By Peter Jackson
Wales are attempting to negotiate a record deal of more than £20m from the sale of television rights to their Autumn Internationals.
They have gone to the market in the hope of securing a hike of at least 20 per cent from their last contract by pushing the average price of the four November Test matches beyond £1.5m. The current three-year agreement with the BBC, which runs out this year, is understood to be worth around £15m.
The WRU want substantially more from the next rights deal over the same period starting from 2020 because next season’s autumn series across Europe have been wiped out to make way for the World Cup in Japan starting this time next year.
How much more they get will be a test of the negotiating team headed by chief executive Martyn Phillips.
One senior WRU source denied yesterday that they were close to finalising a deal with Sky Sports whose long-standing partnership with the RFU is due for renewal at the end of next season.
Their five-year deal for all England’s non-Six Nations matches until 2020 virtually doubled the RFU’s money to more than £35m from the previous contract. Wales have also been talking to every other potential broadcaster, including BT Sport, ITV, Channel 4 and the BBC.
In an ever-changing landscape, Ireland have moved their autumn Tests from Sky to Channel 4. Their move away from satellite television back to terrestrial takes effect from this autumn, a series which includes the showdown between the world’s top two ranked teams, Ireland and New Zealand, in Dublin on November 17.
Ireland’s pre-World Cup home friendly against Wales next August is part of the Channel 4 contract. Wales’ home and away warm-ups against England, as revealed by The Rugby Paper six weeks ago, are expected to be shown on Sky late next summer with the old rivals splitting the television money.
Income from those matches and the home return against Ireland will go some way towards off-setting the revenue lost from the suspension of the November internationals during a World Cup year.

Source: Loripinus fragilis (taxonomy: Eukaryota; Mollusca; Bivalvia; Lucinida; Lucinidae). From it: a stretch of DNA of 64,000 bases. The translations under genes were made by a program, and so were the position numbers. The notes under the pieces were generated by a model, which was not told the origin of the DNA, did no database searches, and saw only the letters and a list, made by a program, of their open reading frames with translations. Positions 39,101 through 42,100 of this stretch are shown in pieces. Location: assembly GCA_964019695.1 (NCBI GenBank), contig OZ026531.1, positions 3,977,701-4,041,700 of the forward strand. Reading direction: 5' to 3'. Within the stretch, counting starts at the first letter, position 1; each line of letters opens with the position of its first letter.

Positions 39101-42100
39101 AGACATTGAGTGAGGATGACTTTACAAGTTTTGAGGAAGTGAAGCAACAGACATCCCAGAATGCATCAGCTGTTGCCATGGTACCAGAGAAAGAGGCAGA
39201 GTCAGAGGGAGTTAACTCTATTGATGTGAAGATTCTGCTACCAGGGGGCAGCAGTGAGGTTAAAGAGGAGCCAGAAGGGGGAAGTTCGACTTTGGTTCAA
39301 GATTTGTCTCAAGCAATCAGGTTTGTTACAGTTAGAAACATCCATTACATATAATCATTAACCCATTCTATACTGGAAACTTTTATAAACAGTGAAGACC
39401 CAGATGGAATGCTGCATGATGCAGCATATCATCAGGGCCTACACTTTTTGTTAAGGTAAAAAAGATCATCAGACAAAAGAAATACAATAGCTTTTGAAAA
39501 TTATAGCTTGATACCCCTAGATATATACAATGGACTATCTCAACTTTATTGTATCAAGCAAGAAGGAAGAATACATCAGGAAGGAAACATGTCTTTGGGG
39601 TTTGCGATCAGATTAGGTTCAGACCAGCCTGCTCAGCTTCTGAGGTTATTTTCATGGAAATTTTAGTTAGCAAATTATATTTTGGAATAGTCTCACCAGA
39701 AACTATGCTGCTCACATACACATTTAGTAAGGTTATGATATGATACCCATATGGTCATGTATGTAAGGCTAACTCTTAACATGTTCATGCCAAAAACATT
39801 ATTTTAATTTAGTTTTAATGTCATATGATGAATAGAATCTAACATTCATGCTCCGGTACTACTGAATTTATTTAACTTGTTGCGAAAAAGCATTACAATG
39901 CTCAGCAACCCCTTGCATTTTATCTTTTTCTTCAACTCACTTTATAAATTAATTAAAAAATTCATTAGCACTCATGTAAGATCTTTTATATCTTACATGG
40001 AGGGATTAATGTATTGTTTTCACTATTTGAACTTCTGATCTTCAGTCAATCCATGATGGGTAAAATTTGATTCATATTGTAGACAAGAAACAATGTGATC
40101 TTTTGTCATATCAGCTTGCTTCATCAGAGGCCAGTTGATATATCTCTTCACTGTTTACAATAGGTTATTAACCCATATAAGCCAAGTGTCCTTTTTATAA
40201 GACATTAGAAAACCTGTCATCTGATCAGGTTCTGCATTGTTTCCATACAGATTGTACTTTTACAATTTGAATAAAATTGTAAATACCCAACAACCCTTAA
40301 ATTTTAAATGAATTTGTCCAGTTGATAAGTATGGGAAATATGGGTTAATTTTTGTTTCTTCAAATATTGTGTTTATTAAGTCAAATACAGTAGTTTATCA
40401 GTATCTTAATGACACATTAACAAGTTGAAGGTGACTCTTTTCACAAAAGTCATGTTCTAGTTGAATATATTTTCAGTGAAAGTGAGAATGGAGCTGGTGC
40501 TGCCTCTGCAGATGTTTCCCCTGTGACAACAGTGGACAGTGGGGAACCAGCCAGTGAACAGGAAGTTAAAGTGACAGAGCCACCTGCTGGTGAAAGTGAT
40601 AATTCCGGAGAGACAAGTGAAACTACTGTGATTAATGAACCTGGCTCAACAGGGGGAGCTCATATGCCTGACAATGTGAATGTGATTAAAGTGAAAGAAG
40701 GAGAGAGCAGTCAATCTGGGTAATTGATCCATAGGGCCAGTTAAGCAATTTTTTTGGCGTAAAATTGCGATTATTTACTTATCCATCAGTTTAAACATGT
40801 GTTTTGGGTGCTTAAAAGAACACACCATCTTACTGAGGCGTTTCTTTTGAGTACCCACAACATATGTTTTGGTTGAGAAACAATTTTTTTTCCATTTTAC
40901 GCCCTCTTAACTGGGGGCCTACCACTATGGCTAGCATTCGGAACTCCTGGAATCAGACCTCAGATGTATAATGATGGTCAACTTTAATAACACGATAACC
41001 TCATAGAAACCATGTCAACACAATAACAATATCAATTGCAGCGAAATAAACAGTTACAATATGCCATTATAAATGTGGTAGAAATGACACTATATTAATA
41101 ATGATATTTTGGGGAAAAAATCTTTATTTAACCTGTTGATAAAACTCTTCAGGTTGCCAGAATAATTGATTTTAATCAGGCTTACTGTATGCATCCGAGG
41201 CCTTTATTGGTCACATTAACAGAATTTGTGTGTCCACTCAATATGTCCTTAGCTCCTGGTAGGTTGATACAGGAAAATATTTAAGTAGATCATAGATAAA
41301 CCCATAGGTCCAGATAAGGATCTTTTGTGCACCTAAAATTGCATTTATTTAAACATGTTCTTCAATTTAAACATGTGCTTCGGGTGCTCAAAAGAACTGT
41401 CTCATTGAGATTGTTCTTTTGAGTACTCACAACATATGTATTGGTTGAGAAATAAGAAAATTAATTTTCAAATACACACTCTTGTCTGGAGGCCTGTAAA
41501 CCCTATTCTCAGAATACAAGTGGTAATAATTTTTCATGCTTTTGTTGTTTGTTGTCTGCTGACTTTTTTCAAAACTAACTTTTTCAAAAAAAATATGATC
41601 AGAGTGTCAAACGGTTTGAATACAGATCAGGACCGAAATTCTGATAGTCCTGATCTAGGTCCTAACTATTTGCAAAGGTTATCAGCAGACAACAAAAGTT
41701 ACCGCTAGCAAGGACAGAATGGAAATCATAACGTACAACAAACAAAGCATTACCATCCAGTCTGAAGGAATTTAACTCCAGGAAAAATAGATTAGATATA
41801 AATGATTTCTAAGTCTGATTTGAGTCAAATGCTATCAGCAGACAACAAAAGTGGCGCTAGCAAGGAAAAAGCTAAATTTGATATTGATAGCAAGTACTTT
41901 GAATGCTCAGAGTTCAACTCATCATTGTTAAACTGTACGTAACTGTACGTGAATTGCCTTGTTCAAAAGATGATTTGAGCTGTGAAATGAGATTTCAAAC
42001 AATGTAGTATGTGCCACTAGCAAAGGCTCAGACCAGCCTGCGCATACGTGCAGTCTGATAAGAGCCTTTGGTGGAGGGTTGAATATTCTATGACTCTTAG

The WRU says it has cast the net ‘far and wide’ and talked to ‘some of the newer entrants to the market.’ Phillips said: ‘The television market in sport is changing rapidly and we want to be at the forefront of that.’
If the BBC lose the autumn matches, as seems likely, they will still have the blue riband of rugby championships, the Six Nations, albeit in tandem with ITV. ‘’The WRU is still courting all parties,’’ an insider said. ‘’They’ll go with the highest bidder although finding a broadcaster prepared to pay them what they want could be a struggle.’’
Wales, in tandem with Scotland, have over-estimated the value of international rugby as the Six Nations found to its cost last season. The two countries rejected the tournament’s title sponsorship deal and instructed Six Nations chief executive John Feehan to go back to the market place.
He failed and by then the title sponsors, RBS, withdrew their offer leaving the Six Nations no alternative but to accept a lower price. A month after the tournament ended with Ireland celebrating a second Grand Slam, the Six Nations announced that Feehan had ‘stood down.’